Clinical trials help medical professionals find out how effective new treatments are – but as Dr. Kevin Sneed, the dean of the University of South Florida College of Pharmacy points out, they’re not a “one size fits all” proposition.
"Very often, when we think about how are we going to effectively treat somebody, whether it be cancer, cardiovascular disease, or anything neurodegenerative in nature, when we do the clinical research to gather the evidence, if you don’t have enough people from enough varied backgrounds; we can’t automatically transfer knowledge gained in one part of the population onto another part of the population," Sneed said.
But minority populations – specifically the African American and Hispanic and Latino communities – don’t take part in clinical trials at a level that would give researchers the data they need.
There’s a variety of reasons for that. For African Americans:
"There’s always a lack of trust with the unknown, with the uncertainty, for a researcher to pop into a community and pop out as fast as he popped in, then there’s that unknown, people don’t really know," according to Walter Niles from the Hillsborough County Health Department’s Office of Health Equity.
He also pointed to past mistreatment of African Americans by medical professionals, including the Tuskegee clinical study where 600 Alabama sharecroppers with syphilis were tracked, but not treated, by government researchers for more than 40 years.
In the Hispanic community, there’s also distrust of medical professionals. But as Amparo Nunez, the Director for the Hispanic Services Council’s Bridges to Health Project, pointed out, there are other reasons as well.
"There is the factor of the language many times, and the transportation. In the two rural areas here in Hillsborough County, Plant City and Wimauma, there is almost very limited to none public transportation," she said, adding that some also have concerns over disclosing their immigration status.
The National Physician and Family Referral (NPFR) Project attempted to address the issue with a recent Community Advocacy Matchmaking luncheon that brought community leaders together with research coordinators from USF Health and Moffitt Cancer Center.
Sneed said the meeting served as an important first step – simply recognizing that the best way to begin solving the problem is by talking about it.
"To be able to sit down and have in-person conversation with community leaders around clinical trials is extremely important," Sneed said. "Now we can’t rely upon pamphlets, we can’t rely upon (broadcast) airwaves, it’s better to have a conversation."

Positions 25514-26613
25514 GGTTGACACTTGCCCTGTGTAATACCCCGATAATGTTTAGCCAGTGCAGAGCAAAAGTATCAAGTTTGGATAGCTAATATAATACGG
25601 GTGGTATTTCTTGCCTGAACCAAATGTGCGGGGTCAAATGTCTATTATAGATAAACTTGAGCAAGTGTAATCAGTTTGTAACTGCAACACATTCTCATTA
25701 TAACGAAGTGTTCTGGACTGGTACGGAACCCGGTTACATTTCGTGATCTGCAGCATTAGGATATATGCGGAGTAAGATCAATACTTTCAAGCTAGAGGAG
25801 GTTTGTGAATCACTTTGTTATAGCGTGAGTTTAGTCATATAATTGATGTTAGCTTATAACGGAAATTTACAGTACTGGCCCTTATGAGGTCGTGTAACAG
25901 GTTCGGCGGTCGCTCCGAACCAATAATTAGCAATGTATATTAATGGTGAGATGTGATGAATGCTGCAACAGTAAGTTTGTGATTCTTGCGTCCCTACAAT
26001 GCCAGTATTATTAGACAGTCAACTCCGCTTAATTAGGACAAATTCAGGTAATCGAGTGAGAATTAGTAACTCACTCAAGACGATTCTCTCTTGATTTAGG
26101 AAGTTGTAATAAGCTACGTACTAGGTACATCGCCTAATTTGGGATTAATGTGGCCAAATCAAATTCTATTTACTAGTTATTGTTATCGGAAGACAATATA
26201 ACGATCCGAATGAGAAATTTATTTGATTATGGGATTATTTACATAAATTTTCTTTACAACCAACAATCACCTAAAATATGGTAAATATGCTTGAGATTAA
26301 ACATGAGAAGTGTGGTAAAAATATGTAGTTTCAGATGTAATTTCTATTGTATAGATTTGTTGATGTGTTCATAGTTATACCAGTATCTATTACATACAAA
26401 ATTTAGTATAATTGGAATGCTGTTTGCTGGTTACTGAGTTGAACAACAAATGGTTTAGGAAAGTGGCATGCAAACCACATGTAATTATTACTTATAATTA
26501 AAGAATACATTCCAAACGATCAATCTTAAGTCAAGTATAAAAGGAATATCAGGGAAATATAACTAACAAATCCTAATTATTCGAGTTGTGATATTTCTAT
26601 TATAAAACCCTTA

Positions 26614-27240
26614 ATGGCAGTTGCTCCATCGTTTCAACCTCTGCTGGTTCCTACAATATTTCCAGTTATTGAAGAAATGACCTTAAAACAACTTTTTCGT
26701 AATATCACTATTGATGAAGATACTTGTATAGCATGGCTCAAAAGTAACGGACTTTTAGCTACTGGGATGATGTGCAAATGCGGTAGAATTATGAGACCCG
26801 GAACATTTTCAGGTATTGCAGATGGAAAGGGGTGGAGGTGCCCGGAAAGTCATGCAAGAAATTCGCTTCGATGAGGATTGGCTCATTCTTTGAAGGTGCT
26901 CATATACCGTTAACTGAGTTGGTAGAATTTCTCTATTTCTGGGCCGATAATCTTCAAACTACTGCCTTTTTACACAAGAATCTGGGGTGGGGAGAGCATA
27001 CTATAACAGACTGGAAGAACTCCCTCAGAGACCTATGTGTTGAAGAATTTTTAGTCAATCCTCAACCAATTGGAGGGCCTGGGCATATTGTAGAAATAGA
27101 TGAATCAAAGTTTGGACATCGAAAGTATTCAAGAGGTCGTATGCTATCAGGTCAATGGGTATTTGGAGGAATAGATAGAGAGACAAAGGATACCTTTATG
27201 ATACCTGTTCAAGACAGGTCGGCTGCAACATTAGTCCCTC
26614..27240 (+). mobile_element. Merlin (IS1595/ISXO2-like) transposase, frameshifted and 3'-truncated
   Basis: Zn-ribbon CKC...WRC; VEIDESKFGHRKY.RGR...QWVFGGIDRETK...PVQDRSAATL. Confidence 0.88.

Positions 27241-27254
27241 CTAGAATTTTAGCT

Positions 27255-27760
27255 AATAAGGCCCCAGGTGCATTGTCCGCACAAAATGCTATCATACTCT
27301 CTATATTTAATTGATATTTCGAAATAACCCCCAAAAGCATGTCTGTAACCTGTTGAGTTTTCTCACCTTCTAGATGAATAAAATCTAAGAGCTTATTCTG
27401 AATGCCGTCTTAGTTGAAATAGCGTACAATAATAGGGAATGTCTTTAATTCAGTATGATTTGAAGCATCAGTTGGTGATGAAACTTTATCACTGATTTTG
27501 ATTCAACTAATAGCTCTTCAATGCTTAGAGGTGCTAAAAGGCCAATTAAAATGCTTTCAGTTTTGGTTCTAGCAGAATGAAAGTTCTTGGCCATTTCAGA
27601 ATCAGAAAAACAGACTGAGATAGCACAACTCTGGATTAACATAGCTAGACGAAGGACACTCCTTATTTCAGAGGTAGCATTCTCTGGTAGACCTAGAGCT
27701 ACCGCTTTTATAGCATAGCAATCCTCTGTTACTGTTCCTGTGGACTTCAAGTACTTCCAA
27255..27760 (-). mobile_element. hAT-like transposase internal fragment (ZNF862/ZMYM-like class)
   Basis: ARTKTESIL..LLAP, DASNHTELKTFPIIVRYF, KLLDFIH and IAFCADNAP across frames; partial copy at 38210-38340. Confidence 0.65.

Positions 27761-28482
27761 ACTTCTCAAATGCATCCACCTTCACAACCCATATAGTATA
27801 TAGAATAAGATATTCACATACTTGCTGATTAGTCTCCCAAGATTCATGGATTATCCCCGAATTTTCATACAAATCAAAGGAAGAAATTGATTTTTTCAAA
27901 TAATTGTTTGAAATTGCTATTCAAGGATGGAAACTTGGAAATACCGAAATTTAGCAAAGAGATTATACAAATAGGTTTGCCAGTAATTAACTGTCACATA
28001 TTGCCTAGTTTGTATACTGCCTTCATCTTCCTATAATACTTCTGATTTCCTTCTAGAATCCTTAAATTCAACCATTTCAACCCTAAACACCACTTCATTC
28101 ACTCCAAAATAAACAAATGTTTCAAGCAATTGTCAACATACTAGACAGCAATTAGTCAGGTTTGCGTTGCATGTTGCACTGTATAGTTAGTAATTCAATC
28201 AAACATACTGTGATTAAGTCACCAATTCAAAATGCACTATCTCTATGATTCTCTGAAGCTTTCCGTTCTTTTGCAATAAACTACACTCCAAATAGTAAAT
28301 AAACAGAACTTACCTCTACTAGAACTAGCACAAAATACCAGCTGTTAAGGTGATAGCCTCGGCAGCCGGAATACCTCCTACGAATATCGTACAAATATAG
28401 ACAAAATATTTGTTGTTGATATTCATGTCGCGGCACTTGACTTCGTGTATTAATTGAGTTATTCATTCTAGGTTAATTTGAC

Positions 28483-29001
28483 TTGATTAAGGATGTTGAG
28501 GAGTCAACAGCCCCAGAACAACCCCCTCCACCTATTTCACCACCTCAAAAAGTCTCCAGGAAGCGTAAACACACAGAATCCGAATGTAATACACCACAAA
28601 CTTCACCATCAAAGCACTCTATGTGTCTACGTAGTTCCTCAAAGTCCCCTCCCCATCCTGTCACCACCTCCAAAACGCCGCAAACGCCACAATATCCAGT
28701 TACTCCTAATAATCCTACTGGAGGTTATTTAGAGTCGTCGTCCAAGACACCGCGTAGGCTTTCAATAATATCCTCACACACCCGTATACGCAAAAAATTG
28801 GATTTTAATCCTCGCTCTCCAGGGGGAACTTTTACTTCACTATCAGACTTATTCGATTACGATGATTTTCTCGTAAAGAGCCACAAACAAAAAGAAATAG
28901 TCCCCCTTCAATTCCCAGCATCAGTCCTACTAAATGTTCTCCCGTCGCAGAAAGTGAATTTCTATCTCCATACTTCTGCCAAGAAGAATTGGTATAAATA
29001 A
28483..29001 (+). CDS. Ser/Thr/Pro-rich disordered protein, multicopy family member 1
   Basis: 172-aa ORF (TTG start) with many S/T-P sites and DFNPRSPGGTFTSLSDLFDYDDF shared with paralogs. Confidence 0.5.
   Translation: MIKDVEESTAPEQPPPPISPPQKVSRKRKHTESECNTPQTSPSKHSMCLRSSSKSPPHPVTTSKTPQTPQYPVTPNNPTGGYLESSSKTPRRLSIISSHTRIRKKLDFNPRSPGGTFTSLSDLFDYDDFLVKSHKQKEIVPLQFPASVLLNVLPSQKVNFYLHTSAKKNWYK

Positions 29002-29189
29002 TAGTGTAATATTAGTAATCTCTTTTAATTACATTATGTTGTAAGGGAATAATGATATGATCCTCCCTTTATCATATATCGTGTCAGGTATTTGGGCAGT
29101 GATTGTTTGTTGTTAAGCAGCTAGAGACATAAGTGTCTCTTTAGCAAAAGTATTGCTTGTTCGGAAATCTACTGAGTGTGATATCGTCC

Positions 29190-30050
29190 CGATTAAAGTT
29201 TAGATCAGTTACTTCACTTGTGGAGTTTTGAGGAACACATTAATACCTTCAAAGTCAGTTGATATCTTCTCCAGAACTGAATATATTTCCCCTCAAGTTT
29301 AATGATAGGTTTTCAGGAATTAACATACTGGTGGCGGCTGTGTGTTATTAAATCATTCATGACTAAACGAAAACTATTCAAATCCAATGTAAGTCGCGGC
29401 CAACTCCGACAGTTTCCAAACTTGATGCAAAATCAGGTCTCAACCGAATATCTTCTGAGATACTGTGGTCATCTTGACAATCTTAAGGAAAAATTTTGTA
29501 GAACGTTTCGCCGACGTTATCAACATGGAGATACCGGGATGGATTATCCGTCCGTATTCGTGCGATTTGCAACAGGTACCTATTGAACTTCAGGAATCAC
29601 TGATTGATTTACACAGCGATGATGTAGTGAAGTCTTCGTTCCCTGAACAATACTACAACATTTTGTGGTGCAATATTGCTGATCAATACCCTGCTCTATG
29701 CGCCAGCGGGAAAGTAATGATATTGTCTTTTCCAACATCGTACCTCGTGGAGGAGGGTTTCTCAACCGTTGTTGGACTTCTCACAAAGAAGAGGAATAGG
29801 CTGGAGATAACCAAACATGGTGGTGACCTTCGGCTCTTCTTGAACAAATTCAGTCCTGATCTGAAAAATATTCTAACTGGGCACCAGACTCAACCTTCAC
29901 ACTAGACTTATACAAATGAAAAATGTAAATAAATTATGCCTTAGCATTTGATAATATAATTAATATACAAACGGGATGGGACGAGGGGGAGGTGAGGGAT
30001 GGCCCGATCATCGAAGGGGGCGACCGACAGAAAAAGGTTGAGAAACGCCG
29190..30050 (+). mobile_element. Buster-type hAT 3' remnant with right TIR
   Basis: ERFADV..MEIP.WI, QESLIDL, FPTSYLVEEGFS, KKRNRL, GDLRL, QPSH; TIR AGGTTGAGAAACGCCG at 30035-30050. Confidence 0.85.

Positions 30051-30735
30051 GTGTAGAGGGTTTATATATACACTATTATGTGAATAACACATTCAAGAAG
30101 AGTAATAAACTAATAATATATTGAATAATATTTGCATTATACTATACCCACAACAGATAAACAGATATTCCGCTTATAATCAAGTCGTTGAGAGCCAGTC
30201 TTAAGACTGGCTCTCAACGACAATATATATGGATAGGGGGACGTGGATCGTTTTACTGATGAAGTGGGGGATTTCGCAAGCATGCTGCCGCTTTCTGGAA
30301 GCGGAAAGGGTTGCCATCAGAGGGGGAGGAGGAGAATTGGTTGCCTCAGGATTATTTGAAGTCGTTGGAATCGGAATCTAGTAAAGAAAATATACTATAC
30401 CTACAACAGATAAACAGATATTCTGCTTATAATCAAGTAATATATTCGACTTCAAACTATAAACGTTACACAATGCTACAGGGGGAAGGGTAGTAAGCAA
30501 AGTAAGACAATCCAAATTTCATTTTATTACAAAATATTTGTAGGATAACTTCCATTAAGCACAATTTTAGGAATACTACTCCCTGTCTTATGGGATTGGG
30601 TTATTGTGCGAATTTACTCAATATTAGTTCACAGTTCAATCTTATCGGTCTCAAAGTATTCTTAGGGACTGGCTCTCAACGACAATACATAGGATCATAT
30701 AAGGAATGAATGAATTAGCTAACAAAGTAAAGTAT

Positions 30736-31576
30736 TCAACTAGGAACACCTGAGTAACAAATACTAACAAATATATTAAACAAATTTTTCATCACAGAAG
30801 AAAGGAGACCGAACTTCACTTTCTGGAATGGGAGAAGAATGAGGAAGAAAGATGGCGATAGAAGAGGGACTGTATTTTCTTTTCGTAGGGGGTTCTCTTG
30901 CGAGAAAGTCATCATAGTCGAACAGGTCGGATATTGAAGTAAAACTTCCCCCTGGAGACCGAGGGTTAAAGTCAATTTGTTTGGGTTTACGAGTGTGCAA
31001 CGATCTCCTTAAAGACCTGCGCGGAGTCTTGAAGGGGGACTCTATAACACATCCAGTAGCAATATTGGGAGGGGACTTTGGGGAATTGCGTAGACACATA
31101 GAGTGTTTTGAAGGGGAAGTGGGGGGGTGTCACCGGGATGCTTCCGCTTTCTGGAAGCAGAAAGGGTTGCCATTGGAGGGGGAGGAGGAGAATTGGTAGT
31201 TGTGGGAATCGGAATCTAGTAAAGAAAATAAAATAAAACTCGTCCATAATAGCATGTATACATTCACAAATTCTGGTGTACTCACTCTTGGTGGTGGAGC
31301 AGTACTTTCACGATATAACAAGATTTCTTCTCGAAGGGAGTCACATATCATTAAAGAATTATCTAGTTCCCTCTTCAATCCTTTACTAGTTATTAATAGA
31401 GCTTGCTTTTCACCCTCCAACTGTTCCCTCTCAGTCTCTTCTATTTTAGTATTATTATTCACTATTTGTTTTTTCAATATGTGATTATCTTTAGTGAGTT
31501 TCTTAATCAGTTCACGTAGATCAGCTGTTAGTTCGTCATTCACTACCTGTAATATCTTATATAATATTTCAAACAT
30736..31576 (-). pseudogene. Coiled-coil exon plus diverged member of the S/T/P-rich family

That conversation gave researchers information about the communities they're working with. For one thing, Niles pointed out, the diversity of the research team can help with the diversity of the patient population.
"If there is a person who’s going to interview me, who’s going to examine me for a clinical trial, I’m more willing to trust them if we have similarities," Niles said. "That doesn’t mean everybody in the process have to identify with me, but there ought to be certainly some people that I can see across the spectrum of the research team that suggest that the group is diversified."
NPFR Director Patricia Sanders said, with the right direction, the Bay Area effort could have the kind of success her organization has seen in Dallas.
"We had about half a dozen (hospital clinical researchers), UT Southwestern, Parkland, Presbyterian, Methodist...involved," she said. "Today, a year later...every week we’re getting emails from either the stakeholder letting us know that UT Southwestern has an Alzheimer’s trial coming in and they’re going to be speaking at our church on Sunday. They have made the connection."
She added that this connection doesn’t have to be made only by the researchers. They can look in unexpected places inside their organizations to find community emissaries.
"These people you look at as your receptionists or your maintenance person or whatever, you need to look at them as resources," Sanders said. "Because they are in their own communities and they are in communities where they have churches, where they have whatever they may have, and maybe they can pass along clinical materials for you."
The researchers and community organizations present at the luncheon have already continued talking about what to do next. Sanders said that was the whole point: sitting both sides down to begin what will hopefully be a fruitful relationship.
"I think this will be the key turning on the motor to get started," she said. "We call ourselves the acorn – you guys are the oak trees. Make it happen."